Using Jira Expressions

Cloud Workflows allows you to use "Custom Conditions" and "Custom Validators" in your workflow. These allow you to create conditions/validators that suite your exact needs. Whatever you want for your condition/validator – Cloud Workflows has got you covered. Cloud Workflows does this by using Jira Expression, a powerful DSL build right into Jira. You can read more about Jira Expression in Atlassian's documentation [https://developer.atlassian.com/cloud/jira/platform/jira-expressions/] or in our blog:

Adding a condition/validator with an Jira Expression

When adding a condition/validator to a transition, simply choose '[CW] Custom Condition/Validator' and you're good to go. In the next screen, enter the Jira Expression of your choice save, publish and that's it.

Testing your Jira Expression

Of course, you'll want to make sure that your expression works the way you want it to. Naturally, Cloud Workflows got you covered here, too! Once you got Cloud Workflows installed, you'll notice a new entry in Jira menu: "Jira Expressions". This new page in Jira allows you to test any Jira Expression right there in your browser!

OK, so what's going on here: There are three input fields, a button and a results box. Let's take it from the top.

Every Jira Expression is evaluated in a specific context that determines what kind of data can be used in the expression. (see here for a reference: https://developer.atlassian.com/cloud/jira/platform/jira-expressions-type-reference/)

A user object, referring to the current user, will always be available, other objects (such as project or issue) may or may not be available.

The Jira Expression Test page allows you to pick an issue and a project as additional context information. If you use a Jira Expression in a custom condition/validator, these two will always be available, so you can test your expression under real-life conditions. To add a project or an issue, simply enter the issue's or project's key into the corresponding issue fields.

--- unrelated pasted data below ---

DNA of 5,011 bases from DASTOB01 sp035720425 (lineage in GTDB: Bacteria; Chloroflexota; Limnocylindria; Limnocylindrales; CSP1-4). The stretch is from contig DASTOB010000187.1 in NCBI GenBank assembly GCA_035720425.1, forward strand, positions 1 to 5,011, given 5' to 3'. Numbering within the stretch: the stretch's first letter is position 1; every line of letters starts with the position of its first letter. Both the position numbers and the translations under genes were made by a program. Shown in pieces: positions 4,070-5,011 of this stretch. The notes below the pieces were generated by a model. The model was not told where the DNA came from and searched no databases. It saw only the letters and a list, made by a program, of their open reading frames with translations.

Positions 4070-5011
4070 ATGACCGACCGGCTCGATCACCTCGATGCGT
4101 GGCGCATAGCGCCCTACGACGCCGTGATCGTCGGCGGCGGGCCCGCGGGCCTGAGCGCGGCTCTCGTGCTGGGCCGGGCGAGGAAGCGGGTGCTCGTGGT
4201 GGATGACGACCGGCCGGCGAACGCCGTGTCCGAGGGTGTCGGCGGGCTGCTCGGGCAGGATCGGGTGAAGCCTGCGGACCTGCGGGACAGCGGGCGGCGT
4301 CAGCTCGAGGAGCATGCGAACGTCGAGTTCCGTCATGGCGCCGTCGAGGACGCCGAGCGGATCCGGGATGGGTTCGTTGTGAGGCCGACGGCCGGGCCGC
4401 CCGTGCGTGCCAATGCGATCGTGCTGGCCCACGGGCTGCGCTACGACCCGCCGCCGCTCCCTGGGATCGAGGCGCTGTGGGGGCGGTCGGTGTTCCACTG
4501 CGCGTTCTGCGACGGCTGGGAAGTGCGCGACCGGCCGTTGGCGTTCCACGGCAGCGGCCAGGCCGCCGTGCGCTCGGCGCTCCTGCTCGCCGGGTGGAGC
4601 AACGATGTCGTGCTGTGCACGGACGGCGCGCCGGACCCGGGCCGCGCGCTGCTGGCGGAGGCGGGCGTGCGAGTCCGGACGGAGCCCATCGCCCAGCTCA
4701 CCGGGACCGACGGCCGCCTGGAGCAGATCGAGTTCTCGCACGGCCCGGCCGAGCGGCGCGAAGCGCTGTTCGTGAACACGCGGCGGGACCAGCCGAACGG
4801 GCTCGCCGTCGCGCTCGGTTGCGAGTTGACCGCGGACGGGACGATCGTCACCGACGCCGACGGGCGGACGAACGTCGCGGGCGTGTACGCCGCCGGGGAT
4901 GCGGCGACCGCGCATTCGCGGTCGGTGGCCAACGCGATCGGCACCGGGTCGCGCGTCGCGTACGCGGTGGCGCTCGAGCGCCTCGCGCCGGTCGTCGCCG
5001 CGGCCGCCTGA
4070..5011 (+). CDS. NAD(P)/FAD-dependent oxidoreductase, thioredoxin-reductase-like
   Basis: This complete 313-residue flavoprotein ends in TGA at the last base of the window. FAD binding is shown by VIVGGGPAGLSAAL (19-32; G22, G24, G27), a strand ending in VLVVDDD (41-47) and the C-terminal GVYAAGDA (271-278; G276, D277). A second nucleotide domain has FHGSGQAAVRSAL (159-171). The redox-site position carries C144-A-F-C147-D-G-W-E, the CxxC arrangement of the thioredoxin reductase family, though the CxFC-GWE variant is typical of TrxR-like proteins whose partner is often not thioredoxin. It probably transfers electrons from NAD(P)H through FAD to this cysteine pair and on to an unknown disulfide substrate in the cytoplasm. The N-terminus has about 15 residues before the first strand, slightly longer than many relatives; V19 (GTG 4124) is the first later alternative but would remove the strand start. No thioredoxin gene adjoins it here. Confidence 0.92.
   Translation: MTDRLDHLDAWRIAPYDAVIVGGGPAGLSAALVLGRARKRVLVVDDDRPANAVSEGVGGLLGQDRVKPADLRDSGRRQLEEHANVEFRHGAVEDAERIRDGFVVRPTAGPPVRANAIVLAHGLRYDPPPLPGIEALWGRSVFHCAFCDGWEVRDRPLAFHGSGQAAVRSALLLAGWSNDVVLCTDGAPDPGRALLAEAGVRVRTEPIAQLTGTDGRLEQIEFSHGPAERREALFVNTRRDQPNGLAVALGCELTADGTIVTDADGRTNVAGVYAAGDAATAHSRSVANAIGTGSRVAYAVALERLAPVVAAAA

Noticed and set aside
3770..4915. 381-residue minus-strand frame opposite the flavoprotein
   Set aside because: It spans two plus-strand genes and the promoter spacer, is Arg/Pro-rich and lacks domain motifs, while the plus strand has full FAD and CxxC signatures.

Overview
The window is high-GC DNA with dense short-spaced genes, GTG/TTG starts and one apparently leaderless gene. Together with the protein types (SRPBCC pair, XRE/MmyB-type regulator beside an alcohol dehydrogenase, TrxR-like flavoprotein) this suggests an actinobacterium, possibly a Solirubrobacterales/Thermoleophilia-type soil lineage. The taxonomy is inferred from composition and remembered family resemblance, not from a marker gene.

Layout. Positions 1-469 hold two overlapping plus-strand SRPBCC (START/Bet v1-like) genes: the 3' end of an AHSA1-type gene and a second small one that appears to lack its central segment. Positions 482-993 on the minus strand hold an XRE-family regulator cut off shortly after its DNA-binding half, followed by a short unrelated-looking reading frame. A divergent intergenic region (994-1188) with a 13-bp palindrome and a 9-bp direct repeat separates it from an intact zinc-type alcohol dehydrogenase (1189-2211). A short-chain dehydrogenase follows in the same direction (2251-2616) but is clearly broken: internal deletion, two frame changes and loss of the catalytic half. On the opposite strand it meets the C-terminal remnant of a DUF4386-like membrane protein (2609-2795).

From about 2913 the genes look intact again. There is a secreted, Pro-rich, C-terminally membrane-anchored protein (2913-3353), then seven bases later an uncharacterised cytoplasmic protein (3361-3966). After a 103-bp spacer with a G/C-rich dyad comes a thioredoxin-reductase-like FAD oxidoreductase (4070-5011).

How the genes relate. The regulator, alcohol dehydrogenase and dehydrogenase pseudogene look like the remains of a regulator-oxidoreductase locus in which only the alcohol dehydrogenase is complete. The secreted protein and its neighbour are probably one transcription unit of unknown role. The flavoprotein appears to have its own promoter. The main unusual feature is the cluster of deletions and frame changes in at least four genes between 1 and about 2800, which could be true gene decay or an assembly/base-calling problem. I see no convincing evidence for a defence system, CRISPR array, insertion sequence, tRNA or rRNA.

Examples!

OK, let's see what we can do with this. Here are some examples of what is possible:

The issue must be assigned

This one is pretty easy, we can just check whether the field issue.assignee has been set.

issue.assignee != null

The issue must have an even number of comments

By using the modulo operator we can check whether the list of comments on an issue is even.

issue.comments.length % 2 == 0

The current user must have added a comment to the issue

issue.comments
  .filter(c => c.author.accountId == user.accountId)
  .length > 0

The description must be a least n+1 characters in length

issue.description.length > n

The issue must have more than n comments

issue.comments.length > n

The issue must have more than n subtasks

issue.subtasks.length > n

The issue's parent must not be unassigned

issue.parent.assignee != null

The issue's reporter is a specific person

issue.reporter.displayName == "Peter Petersen"

The issue's reporter is also the assignee

issue.reporter.displayName == issue.assignee.displayName

The issue's priority is 'Medium'

issue.priority.name == "Medium"

The issue type is Story

issue.issueType.name == "Story"

The issue type is either Story or Task

issue.issueType.name.match('^(Story|Task)$') != null


Other cool stuff

If you've read Atlassian's documentation of Jira Expressions, you already know that Jira expressions can do more than just evaluate to true/false. And while it's not really been designed for this, the Jira Expression tester can evaluate any Jira Expression.
So, if you are using Jira Expression elsewhere, for example with the REST API, you can just as easily test the right here.

Let's say you want to get the body of all comments of an issue, this Jira Expression selects just that:

issue.comments
     .map(c => c.body.plainText)

And here's how it looks like when you test it:

Known Limitations

  • Jira Expressions are limited to a maximum of 1.000 characters.
  • Context is limited to user, issue and project when testing expressions.